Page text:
Raise your hand if you find it challenging to determine the media used for picture book illustrations today. Even before computers, art labeled “mixed media” left readers scratching their heads over how the pictures were rendered. Increasingly challenging in today’s digital world is ascertaining whether picture book art is hand-crafted or computer-assisted. For Caldecott committee members — and the children for whom these books are created — what matters most is the end result, not the process employed. But if you’re an art lover like me, you might find yourself getting worked up over questions of technique. And the question of paint versus pixels, hand-crafted illustration versus digital art, is one that brings out strong opinions in the children’s book world.
I have a confession: I originally set out to write about a resurgence of hand-crafted techniques in picture book illustrations — that is, a shift away from the days of creating artwork entirely on the computer (think the poor, used-and-abused airbrush of the 1980s). But it turned out that my premise was faulty. I didn’t actually discover a pendulum swing back to illustrations crafted entirely by hand. While speaking with people who create, teach, and edit picture books, what I heard about most frequently was a blending of hand-crafted and digital techniques, the latter being woven into the process, just one part of many steps.
On the one hand, we have artists who don’t touch their computer, except perhaps in the early stages for scanning sketches for the publisher. Their final art is created without sitting down at any type of electronic device to tweak sketches, add digital coloring over hand-drawn work, or polish and refine originally hand-rendered lines. Ashley Wolff (Baby Bear Counts One, the Miss Bindergarten series), who teaches illustration at Hollins University, is one such artist whose pictures are hand rendered. In 2012, I asked about how her teaching informs her own illustration work. “The students I encounter bring me all the news from the country of Digital,” she told me. “I don’t want to move there, but I enjoy learning about the exotic customs practiced.” She added, “I recently found myself at a booksellers’ gathering and was mildly surprised to have to explain that, yes, this artwork was actually made with a linoleum block printer and watercolor, rather than [some] new Photoshop brush that simulates woodcut.”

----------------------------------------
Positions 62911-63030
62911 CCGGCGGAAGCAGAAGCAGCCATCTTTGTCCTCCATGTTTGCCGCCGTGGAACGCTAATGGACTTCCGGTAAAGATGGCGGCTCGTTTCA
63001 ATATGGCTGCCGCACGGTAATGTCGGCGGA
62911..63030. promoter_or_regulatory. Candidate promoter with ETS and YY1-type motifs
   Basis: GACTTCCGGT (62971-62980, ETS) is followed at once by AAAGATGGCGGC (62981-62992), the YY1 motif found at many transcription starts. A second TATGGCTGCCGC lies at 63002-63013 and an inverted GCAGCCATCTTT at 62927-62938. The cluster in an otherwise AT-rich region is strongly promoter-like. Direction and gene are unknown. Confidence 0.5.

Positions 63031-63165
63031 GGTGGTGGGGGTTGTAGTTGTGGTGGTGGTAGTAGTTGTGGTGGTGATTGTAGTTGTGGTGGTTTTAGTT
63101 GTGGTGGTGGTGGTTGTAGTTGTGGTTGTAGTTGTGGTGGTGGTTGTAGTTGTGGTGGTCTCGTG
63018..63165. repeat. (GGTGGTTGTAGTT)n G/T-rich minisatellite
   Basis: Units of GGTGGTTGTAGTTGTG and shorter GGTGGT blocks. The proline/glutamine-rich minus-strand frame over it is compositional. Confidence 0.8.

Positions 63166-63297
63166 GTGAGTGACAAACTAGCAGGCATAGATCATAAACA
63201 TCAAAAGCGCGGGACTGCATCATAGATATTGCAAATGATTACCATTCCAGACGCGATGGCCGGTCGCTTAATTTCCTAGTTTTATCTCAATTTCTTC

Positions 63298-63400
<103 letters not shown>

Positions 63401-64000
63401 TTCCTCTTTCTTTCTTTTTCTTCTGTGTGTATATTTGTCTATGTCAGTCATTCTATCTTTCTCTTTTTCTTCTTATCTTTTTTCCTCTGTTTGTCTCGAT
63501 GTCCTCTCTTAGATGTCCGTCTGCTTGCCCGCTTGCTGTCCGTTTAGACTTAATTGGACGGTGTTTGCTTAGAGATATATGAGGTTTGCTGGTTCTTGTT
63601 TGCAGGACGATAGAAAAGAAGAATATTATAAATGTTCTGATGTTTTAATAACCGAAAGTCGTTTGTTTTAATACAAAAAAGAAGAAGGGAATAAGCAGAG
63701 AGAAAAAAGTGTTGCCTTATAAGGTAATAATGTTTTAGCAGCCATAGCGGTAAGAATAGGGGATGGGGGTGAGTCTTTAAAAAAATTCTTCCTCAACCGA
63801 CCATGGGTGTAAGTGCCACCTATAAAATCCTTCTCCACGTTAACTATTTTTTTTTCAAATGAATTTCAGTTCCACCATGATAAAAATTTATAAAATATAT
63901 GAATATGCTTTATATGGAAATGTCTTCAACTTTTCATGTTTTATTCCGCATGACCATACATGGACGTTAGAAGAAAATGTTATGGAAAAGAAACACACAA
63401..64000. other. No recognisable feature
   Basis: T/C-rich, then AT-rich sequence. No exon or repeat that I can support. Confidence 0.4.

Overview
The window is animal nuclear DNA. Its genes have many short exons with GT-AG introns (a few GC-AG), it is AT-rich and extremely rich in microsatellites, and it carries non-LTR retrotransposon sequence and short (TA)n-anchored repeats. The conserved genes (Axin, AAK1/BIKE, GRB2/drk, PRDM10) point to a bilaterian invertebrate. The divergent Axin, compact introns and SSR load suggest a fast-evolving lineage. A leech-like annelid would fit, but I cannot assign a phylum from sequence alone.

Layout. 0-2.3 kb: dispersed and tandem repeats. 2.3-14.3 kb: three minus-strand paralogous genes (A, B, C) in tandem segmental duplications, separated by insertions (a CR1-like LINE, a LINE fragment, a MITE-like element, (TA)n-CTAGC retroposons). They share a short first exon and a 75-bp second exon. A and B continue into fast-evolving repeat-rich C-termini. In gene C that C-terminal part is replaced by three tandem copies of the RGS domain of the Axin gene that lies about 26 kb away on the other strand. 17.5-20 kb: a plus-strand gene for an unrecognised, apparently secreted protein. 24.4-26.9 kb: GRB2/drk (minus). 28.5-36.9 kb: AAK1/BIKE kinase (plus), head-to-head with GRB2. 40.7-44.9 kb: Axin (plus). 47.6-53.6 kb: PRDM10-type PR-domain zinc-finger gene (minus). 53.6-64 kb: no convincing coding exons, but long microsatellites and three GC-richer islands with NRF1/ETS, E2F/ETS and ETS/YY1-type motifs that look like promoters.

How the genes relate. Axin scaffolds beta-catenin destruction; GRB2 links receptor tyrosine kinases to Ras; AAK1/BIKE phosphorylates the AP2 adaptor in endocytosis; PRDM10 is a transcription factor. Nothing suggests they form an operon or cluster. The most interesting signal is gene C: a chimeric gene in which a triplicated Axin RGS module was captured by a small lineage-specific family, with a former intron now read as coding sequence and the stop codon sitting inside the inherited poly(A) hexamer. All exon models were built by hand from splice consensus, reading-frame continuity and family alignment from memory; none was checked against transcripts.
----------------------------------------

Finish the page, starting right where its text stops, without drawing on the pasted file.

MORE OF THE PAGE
It’s true that digital art has gone through some growing pains (see: used-and-abused airbrush, mentioned above). But there are quite a few artists today who work primarily with computers and who do so while maintaining a distinctive, engaging style. Bob Staake (Bluebird) and Frank Viva (Along a Long Road) are two who come to mind. Both artists’ works, although digitally generated, have warmth and heart.
The gray area in between is what seems most common — the cases of those illustrators who integrate their handmade work with their electronic devices. Many artists who prefer traditional media have welcomed the computer and made it a tool, like a paintbrush. In my 2009 interview with Pamela Zagarenski, for example, the Caldecott honoree (Sleep like a Tiger, Red Sings from Treetops: A Year in Colors) explained that she usually paints on wood, but that she sometimes incorporates computer graphics into her intricate mixed-media collages.